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FEMA Flood Hazard Maps

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The Federal Emergency Management Agency (FEMA) has updated its flood hazard maps for Hennepin County, which includes areas of Plymouth, effective Nov. 4, 2016.

The updated maps are the result of a multiyear FEMA project to re-evaluate flood risks in the county, replacing the maps that had been adopted in 2004.

Lenders may require flood insurance within 45 days
Property owners with a mortgage or secured loan from a federally regulated or insured lender (this includes most loans) where the principle structure is within the floodplain are required by federal law to carry flood insurance.

When updated maps become effective, Nov. 4, 2016, most lenders check their loans and send a letter to all properties in the floodplain (and often to those close to it) to notify them that they must purchase flood insurance within 45 days. If a policy is not purchased within this time period, the lender may “force place” a policy, which is typically much more expensive.

The City of Plymouth encourages property owners with any kind of risk for flood damage to purchase flood insurance, whether they’re in or out of the floodplain.

For information about flood insurance, property owners should contact their insurance agent or learn more on FEMA’s flood insurance website, 

Addresses inadvertently included in the floodplain may appeal
There are often scenarios where the boundaries of the floodplain do not accurately reflect the true topographic characteristics of a site. In much of Plymouth, the boundaries of the floodplain have not been updated with better elevation information since they were originally mapped in the early 1980s. This newest map update digitized these areas – making them easier for everyone to view.

Property owners who believe their buildings or property are higher than the actual flood elevation may appeal through a Letter of Map Amendment (LOMA). Traditionally, a LOMA involves hiring a surveyor to verify the lowest ground touching the structure, deck or stairs is above the 100-year flood elevation.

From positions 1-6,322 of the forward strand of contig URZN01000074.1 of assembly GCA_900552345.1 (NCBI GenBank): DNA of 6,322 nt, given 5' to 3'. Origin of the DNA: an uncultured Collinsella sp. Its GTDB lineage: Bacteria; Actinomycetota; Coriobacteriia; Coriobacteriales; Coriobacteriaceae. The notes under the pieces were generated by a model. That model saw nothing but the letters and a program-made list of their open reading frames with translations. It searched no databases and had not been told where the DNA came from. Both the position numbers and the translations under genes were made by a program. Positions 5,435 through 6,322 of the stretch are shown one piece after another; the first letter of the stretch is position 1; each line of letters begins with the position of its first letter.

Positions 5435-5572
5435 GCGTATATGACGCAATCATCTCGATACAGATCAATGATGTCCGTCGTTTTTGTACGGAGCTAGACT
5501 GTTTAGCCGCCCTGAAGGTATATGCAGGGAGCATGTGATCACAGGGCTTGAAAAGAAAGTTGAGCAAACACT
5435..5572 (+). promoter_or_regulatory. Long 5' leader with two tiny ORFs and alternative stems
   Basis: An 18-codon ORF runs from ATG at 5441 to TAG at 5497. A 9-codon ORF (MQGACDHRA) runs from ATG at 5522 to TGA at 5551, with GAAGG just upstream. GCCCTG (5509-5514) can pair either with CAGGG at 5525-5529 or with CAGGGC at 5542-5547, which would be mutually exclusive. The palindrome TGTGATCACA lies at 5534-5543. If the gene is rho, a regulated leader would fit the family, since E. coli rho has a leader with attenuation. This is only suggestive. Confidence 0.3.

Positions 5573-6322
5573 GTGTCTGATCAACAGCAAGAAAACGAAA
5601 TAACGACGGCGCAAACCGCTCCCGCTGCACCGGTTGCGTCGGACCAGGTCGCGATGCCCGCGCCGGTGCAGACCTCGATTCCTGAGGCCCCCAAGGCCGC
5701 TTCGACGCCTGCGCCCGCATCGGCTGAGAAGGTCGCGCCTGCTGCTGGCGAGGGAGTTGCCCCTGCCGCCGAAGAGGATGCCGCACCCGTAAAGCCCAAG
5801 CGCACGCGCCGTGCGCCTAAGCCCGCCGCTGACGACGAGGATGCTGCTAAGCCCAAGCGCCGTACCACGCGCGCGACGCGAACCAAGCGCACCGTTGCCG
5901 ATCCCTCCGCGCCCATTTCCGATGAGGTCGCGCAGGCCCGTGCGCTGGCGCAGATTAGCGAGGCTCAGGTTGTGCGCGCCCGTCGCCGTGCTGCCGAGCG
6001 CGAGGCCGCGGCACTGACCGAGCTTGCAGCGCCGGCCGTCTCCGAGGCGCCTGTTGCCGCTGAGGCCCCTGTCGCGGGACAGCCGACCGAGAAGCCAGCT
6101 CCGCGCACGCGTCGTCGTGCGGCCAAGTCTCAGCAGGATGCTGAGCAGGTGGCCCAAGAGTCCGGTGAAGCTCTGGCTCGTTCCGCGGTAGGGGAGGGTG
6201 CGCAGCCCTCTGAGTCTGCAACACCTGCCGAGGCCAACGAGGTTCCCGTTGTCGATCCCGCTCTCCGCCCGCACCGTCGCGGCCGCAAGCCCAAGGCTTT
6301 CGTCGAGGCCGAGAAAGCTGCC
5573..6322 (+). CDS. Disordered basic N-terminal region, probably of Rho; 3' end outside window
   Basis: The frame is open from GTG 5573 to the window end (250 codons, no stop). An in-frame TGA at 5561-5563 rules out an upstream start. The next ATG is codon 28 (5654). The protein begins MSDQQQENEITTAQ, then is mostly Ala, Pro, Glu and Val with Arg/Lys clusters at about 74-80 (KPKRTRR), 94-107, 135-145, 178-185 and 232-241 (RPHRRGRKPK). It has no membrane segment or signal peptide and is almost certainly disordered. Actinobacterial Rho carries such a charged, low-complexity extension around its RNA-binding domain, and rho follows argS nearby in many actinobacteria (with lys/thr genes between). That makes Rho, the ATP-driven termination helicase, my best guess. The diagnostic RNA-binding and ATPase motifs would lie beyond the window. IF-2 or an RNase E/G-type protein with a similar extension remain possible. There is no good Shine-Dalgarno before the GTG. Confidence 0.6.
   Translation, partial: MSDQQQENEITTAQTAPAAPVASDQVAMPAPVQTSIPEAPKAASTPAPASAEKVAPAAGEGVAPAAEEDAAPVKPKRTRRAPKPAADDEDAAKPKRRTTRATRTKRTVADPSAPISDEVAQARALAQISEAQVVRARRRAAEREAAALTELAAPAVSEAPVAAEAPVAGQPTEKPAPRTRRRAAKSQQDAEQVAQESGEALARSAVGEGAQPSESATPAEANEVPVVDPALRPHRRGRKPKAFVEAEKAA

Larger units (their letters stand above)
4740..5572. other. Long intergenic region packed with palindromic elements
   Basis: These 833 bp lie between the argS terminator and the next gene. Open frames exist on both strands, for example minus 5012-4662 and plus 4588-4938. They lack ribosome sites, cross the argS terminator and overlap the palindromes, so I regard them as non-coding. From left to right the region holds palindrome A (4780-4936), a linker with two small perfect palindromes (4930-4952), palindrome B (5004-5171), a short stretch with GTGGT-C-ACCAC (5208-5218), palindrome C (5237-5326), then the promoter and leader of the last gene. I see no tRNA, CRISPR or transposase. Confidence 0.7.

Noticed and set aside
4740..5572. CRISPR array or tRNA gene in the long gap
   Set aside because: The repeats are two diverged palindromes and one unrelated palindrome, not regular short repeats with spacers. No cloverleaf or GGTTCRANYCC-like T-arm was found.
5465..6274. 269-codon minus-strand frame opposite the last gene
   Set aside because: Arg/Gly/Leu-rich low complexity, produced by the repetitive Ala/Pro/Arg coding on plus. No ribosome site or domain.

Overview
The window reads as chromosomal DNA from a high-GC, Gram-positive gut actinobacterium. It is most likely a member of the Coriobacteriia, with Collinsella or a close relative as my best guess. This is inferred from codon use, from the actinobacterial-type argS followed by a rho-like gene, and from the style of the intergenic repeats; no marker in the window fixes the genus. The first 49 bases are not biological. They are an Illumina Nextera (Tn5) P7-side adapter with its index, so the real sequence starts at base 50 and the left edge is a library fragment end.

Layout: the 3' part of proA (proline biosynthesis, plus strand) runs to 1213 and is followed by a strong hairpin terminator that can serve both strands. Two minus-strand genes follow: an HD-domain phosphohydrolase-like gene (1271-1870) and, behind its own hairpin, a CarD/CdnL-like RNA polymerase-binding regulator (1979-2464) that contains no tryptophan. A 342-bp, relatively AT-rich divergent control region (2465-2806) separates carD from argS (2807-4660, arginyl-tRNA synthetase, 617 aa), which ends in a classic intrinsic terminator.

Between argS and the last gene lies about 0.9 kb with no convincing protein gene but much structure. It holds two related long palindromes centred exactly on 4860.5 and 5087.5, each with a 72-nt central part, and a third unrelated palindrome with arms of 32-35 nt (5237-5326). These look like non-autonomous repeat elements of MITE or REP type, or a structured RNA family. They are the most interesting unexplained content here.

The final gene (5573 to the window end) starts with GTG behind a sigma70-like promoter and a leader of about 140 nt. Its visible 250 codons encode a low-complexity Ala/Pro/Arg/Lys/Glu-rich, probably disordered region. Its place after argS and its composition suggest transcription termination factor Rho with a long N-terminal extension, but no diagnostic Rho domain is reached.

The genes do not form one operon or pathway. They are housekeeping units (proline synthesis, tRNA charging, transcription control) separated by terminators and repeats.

Under the right circumstances, two other types of streamlined methods may be pursued in lieu of a field survey:

  • Letter of Map Amendments using updated elevation data would be used when contour elevations can verify that a structure is above the 100-year flood elevation.
  • Letter of Map Amendment – Out as Shown (LOMA-OAS) would be used when a flood map overlaid on top of an aerial photo plainly shows that a structure is completely out of the floodplain.

For those that qualify for either of the two streamlined methods described above, the city can assist in obtaining a map that may be used in lieu of a field survey.

For more information on the process of submitting a LOMA, visit the Minnesota Department of Natural Resources website.

Mitigating flood risk and reducing premiums
Property owners whose home/property is low and prefer to avoid the risk of removing the property from the floodplain may apply for a “preferred risk” floodplain policy if the home or structures are less likely to flood due to natural elevation, fill, floodproofing, etc. Agents listed on FEMA’s flood insurance website may be able to help determine the difference between a preferred risk policy and a standard policy. 

Elevating, retrofitting, or floodproofing a structure may also help to reduce both risk and insurance premiums.

Properties that previously received a LOMA from FEMA
Most previously approved LOMAs will be revalidated automatically and FEMA will send the city notification when this process is complete. Property owners may submit a copy of the FEMA letter to the bank as proof that they do not need to purchase flood insurance.

For more information, contact the Plymouth Planning Division at 763-509-5450 or